EDITOR’S NOTE: Welcome to the EMEA Blog Takeover, where our EMEA employees take over the Auth0 blog to share success stories from the region. This week, you’ll meet our thought leaders across the pond, discover some of our most compelling use cases, and read about the trends that influence how we do business.

The Scene

Online media includes a vast world of mostly free and some exclusive paid content, consumed through a plethora of devices. We read the news and listen to music on our phones or smart assistants, skim articles and books on our tablets, and watch movies on our laptops or TVs. More and more, the shape of our devices is changing — from hand-held and large-screen TVs to standalone speakers and connected cars.

In the highly-competitive world of media, understanding the consumer can make the difference between going under or keeping your head above the water. Users need to be able to find media on their devices and consume it at the time they prefer. Keeping the user engaged by offering additional media choices builds loyalty and increases consumption, making room for additional revenue streams.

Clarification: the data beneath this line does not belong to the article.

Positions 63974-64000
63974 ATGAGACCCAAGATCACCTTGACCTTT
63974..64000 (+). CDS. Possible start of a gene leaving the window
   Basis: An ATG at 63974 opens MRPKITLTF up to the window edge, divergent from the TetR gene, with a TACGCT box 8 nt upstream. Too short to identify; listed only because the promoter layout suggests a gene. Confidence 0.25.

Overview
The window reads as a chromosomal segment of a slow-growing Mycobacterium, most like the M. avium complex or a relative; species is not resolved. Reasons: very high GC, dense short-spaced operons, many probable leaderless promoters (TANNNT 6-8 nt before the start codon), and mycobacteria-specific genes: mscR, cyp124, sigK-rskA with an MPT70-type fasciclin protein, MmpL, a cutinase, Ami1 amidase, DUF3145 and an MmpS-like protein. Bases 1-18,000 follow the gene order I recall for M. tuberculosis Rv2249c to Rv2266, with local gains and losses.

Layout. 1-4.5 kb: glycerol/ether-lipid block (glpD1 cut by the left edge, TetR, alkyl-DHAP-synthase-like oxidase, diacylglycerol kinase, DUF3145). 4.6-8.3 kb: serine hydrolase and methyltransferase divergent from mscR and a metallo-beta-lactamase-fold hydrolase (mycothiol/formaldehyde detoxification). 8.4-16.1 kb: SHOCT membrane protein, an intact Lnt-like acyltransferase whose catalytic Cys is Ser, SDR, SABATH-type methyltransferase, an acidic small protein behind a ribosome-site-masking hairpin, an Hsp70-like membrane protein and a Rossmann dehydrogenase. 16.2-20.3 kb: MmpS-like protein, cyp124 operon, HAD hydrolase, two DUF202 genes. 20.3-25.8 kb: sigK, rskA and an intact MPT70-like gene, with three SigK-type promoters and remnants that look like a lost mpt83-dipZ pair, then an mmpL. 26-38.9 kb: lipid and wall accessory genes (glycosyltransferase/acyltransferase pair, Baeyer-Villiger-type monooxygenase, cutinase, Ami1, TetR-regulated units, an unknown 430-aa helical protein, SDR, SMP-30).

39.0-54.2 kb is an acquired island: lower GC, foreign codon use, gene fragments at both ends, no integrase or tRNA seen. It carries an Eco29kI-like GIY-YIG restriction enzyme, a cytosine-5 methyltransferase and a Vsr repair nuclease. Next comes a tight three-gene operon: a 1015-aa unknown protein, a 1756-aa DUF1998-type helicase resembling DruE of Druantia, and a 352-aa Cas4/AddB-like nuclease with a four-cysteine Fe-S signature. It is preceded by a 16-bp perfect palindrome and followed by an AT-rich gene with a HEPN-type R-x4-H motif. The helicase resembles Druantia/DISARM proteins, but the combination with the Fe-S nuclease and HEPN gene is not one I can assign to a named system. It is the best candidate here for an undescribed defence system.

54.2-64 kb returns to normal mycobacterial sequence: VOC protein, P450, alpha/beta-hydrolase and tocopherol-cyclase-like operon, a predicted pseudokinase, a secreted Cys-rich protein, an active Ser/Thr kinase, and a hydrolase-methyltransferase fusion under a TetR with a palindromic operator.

"The shape of our devices is changing — from hand-held and large-screen TVs to standalone speakers and connected cars."

Understanding the consumer’s social graph can provide a competitive edge, as it allows media providers to differentiate between different consumers sharing a subscription. This is critical to avoid mixing up personalization efforts, while correctly tailoring media access and subscription usage according to a user’s location, role, and age (e.g. restricting content for younger audiences). Knowing how the consumer relates to others in their network also helps to provide more relevant media recommendations.

Many established media providers are still grappling with digital transformation. While there are innovative ways to design a paywall strategy, paywalls can be challenging as content has increasingly become abundant and often free. A frictionless consumer onboarding process with a low barrier to entry is key, as well as an outstanding initial, and continued, digital customer experience. For this you need a minimal amount of effort needed to setup an account as well as a low commercial threshold, such as a 1-month free or low-entry monthly subscription.